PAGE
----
Chugga Chugga Choo Choo!

Emergent Literacy

Alison Gray Chamberlin


Rationale: This lesson will help children identify the digraph /ch/.  Students will learn to recognize /ch/ in spoken words by learning a meaningful representation, a pumping motion with their arm while making the /ch/ sound.  The children will also find /ch/ in words by reading as well as writing.



-Primary paper and pencil for each student

-/ch/ booklet for each student

-Crayons for each student

-Chad Checks: The Sound of Ch by Peg Ballard


Procedures: 1. Say: Today we are going to learn about the sound /ch/.  We spell /ch/ with the letters C and H.  Alone, the letters make two different sounds, but when you put them next to each other they make one sound together.  We are going to learn how to make the sound out loud, and how to write the sound in words.

2. First, let's learn how to say the /ch/ sound.  Everyone bite your teeth together and bring your tongue to the roof of your mouth.  Let's all try it together.  When I think of the sound /ch/, I think of a train.  Why do you think I do that?  Because trains make /ch/ sounds.  Have you ever heard a train go chugga chugga choo choo?  Can you make those sounds with me?  Do you know what the trains drivers do when they blow the loud train horns?  They pump their arms like this.  Can you try that with me?  Now let's add the train noises.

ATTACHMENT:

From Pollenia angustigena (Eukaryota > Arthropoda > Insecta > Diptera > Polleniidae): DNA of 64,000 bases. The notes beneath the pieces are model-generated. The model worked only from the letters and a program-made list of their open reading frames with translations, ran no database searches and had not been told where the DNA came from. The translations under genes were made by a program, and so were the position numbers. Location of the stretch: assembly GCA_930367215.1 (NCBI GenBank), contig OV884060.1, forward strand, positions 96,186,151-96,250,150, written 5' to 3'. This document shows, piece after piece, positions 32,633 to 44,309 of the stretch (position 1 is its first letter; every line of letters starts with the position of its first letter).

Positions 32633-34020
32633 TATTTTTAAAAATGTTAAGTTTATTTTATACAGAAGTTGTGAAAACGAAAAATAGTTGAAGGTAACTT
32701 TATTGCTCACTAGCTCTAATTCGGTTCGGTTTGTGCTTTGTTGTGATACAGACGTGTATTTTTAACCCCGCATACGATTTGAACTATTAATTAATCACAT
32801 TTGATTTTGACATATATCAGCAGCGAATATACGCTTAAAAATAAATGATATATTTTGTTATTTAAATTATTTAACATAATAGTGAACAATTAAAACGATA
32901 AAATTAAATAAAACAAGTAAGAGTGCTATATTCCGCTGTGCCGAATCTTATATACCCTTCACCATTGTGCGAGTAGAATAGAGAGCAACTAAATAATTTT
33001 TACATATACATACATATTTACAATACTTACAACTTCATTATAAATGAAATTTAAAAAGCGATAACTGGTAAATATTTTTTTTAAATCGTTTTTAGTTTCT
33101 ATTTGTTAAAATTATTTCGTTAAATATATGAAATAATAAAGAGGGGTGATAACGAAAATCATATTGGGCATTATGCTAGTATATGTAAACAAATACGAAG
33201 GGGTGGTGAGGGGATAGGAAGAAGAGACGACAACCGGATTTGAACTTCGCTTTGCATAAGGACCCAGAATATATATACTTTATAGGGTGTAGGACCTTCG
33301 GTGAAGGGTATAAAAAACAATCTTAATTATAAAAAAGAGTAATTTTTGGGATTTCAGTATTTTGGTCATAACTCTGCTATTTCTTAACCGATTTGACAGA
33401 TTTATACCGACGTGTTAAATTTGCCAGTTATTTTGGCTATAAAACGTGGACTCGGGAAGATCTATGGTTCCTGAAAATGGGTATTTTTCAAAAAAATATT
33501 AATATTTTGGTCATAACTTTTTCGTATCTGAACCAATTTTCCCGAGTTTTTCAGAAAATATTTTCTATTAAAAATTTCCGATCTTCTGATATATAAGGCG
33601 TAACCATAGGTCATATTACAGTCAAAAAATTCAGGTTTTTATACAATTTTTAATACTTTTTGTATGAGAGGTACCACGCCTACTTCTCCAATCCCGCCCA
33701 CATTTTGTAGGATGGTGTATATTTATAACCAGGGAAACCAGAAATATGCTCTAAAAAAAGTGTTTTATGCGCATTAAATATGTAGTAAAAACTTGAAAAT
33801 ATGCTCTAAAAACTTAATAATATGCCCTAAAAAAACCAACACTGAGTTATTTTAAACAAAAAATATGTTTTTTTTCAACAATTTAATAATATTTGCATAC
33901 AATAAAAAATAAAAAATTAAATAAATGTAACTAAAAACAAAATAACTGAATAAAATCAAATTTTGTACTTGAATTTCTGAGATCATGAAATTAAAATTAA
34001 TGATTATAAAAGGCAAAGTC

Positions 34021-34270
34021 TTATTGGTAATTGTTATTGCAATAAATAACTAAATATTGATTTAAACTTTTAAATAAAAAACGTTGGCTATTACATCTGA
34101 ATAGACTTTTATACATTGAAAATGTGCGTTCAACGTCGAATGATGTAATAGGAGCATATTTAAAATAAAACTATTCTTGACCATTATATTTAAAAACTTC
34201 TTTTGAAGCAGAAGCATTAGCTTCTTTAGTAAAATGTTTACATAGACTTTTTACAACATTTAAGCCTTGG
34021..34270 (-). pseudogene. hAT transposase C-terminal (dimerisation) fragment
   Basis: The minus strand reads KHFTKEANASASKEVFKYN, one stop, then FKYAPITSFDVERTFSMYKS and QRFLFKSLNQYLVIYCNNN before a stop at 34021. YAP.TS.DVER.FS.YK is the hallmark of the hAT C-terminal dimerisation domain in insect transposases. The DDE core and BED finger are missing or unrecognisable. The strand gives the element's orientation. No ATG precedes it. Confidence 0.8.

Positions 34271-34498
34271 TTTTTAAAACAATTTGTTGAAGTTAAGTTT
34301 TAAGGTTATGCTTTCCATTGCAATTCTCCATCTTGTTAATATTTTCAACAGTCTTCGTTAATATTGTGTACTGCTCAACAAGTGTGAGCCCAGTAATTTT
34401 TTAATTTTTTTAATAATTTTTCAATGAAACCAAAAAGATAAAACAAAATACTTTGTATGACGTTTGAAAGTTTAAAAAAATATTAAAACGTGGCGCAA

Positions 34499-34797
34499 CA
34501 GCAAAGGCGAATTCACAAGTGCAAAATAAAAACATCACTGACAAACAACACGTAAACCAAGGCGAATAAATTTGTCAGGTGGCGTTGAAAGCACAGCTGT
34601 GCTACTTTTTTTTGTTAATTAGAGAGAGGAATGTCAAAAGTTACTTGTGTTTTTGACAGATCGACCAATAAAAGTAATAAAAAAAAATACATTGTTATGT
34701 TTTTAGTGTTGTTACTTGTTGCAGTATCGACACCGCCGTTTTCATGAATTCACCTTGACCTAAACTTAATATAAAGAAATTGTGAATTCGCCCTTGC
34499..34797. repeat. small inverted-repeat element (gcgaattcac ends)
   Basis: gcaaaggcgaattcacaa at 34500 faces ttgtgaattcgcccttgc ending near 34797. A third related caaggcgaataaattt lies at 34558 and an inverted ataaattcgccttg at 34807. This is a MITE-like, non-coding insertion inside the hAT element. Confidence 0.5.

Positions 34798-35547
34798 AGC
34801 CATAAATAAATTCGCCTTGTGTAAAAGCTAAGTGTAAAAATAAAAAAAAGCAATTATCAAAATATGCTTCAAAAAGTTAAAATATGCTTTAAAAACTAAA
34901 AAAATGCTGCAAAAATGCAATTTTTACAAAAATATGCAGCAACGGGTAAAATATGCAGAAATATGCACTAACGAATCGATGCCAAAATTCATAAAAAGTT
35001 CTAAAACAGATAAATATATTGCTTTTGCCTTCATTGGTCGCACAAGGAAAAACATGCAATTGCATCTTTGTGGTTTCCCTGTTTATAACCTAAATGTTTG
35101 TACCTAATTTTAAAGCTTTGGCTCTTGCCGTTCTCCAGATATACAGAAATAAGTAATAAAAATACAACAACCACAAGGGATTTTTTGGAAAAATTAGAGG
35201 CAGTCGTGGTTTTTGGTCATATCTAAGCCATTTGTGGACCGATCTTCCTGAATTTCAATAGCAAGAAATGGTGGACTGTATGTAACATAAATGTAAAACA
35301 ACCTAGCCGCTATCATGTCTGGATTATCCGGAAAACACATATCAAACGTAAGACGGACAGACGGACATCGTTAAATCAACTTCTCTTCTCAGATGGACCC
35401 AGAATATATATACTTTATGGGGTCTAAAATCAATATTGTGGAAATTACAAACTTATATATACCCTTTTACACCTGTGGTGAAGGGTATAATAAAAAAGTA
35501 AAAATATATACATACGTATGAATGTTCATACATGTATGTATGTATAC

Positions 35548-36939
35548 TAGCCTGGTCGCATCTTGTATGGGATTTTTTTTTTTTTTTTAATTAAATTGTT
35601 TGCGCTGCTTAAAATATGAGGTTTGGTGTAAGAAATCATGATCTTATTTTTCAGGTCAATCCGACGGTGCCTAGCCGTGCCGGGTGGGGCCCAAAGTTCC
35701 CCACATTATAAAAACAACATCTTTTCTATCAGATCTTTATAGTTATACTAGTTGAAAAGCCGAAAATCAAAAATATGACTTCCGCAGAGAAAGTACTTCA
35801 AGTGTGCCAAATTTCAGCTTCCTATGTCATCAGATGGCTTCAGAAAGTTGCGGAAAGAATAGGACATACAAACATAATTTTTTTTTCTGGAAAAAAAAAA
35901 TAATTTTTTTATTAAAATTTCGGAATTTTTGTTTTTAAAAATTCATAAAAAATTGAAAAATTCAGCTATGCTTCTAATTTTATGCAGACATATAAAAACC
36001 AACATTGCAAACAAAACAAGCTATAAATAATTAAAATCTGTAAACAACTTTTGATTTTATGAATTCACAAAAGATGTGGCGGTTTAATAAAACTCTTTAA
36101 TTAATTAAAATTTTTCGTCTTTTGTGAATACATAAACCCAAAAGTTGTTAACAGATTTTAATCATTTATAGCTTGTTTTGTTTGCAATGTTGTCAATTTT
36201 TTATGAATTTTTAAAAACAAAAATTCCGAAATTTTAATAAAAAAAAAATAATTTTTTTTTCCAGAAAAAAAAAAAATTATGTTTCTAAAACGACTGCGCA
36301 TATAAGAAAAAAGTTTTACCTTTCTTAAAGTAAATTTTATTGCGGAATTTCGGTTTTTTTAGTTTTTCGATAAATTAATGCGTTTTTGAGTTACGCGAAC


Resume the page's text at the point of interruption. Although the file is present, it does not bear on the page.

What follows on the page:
3. Let's try a tongue twister.  First I will say it, and then I want you to try.  "Charlie chose to chew cheese on the beach."  Now let's all say it one more time together, and this time, we're going to stretch the /ch/ sound out in the words.  "Chhharlie chhhose to chhhew chhheese on the beachhh."

4. Now we are going to practice writing ch on our paper in lowercase letters.  Let's start with the letter C, it starts at the fence then curves around to the sidewalk.  Alright, now let's do the letter H, start at the rooftop and draw a straight line all the way down to the sidewalk.  Then, we'll draw a hump to the right that connects to the straight line and goes up to the fence and then back down to the sidewalk.  Great job, now I want you to draw nine more /ch/'s for me.

5. Let's look at a book together.  Every time you hear the /ch/ sound, I want you to move your arms like a train driver.

6. We're going to finish our lesson today with a booklet.  I want you to write the words of the picture on the page in the blanks and color the pictures.  I will assess the student's knowledge by seeing if they write ch correctly for the words on the pages.



-Leach, Lauren. Let's Chug with CH Summer 2009.

-Chad Checks: The Sound of Ch, by Peg Ballard.

-Assessment booklet:


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